After discussing the broad range of possible “modes of cross-cultural encounter” in a historical perspective, the book develops as a preferred option the notion of a deconstructive dialogue or a “hermeneutics of difference” which respects otherness beyond assimilation. This hermeneutics is illustrated in chapters examining several bridge-builders between cultures, primarily the Indian philosophers Radhakrishnan and J. L. Mehta and the Indologist Halbfass. The remaining chapters are devoted to more concrete social-political problems, including issues of modernization, multiculturalism, and the prospects of a globalized democracy which bids farewell to Orientalism and Eurocentrism.
Civilizations and World Order: Geopolitics and Cultural Difference examines the role of civilizations in the context of the existing and possible world order(s) from a cross-cultural and inter-disciplinary perspective. Contributions seek to clarify the meaning of such complex and contested notions as “civilization,” “order,” and “world order”; they do so by taking into account political, economic, cultural, and philosophical dimensions of social life. The book deals with its main theme from three angles or vectors: first, the geopolitical or power-political context of civilizations; secondly, the different roles of civilizations or cultures against the backdrop of “post-coloniality” and “Orientalism”; and thirdly, the importance of ideological and regional differences as factors supporting or obstructing world order(s). All in all, the different contributions demonstrate the impact of competing civilizational trajectories on the functioning or malfunctioning of contemporary world order.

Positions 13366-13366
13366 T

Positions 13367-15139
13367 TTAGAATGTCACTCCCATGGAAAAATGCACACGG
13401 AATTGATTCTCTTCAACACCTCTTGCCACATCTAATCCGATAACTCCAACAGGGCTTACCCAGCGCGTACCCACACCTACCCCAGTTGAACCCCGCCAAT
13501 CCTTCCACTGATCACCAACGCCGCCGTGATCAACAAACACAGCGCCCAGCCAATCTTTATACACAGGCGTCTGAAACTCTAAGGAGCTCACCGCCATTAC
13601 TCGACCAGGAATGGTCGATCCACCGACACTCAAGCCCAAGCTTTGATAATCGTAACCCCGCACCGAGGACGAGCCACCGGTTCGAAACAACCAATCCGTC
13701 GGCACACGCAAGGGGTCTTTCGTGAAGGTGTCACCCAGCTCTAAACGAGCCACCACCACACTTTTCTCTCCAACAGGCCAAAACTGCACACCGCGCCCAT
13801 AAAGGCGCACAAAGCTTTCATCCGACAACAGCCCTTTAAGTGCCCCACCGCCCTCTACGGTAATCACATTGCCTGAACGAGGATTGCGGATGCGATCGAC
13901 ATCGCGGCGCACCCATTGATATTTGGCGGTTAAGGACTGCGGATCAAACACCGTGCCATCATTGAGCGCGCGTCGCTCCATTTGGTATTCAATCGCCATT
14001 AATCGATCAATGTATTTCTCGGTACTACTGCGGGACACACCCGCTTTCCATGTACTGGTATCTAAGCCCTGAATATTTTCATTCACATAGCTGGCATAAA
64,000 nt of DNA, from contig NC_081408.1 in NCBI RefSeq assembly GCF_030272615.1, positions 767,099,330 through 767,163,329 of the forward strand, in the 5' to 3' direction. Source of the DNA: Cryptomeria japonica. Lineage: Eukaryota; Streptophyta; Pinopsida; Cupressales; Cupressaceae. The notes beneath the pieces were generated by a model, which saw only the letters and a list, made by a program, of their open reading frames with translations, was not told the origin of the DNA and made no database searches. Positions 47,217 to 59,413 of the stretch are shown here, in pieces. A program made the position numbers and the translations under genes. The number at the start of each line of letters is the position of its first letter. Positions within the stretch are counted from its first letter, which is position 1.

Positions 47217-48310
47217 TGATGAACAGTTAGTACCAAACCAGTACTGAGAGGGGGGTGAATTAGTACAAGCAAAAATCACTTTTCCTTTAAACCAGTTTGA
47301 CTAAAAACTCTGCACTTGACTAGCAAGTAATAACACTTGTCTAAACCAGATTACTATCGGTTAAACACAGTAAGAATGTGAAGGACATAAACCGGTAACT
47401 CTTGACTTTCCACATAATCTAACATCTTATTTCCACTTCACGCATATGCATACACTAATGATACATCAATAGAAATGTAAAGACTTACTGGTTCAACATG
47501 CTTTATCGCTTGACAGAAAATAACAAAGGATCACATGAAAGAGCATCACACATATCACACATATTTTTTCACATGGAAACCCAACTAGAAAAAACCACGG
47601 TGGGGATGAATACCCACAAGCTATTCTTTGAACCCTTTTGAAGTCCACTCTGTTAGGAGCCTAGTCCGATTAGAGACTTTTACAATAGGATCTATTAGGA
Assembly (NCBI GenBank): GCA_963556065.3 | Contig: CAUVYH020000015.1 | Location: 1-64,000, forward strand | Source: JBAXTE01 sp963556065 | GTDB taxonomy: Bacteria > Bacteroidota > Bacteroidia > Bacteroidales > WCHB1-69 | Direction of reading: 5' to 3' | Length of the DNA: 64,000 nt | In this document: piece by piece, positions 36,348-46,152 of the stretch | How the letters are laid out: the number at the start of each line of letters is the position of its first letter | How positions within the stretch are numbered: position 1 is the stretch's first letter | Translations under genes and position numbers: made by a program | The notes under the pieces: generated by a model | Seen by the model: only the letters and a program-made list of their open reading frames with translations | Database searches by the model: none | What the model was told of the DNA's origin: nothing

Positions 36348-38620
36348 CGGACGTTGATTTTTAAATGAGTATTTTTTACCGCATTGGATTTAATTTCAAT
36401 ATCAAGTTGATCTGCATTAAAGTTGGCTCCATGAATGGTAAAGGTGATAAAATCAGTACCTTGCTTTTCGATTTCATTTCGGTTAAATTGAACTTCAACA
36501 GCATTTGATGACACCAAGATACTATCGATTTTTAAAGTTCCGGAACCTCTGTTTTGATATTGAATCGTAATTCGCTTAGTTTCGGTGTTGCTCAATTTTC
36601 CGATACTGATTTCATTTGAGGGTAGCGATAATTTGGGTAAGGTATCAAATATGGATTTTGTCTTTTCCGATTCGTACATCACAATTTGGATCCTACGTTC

In Freedom and Solidarity, noted political theorist and humanist Fred Dallmayr seeks to bridge the gap between the self and the outside world. Drawing on new scholarship and his work with the World Public Forum Dialogue of Civilizations, a global, nongovernmental organization of distinguished thinkers, he challenges dominant worldviews and heralds new possibilities for political thought and practice. Dallmayr argues that while we need not reject all the values of modernity, it is imperative that we resist the simplifications inherent in dualism and fundamentally reassess the notions of freedom and solidarity.
Engaging a breathtaking array of influential thinkers, including Friedrich Nietzsche, Martin Heidegger, Henry David Thoreau, Gandhi, Albert Camus, John Dewey, and Dimitry Likhachev, Dallmayr explores the possibility of a transition from the modern paradigm -- a mode of life presently in decay -- toward a new beginning in which freedom and solidarity can be reconciled, making it possible for humanity to flourish on a global scale.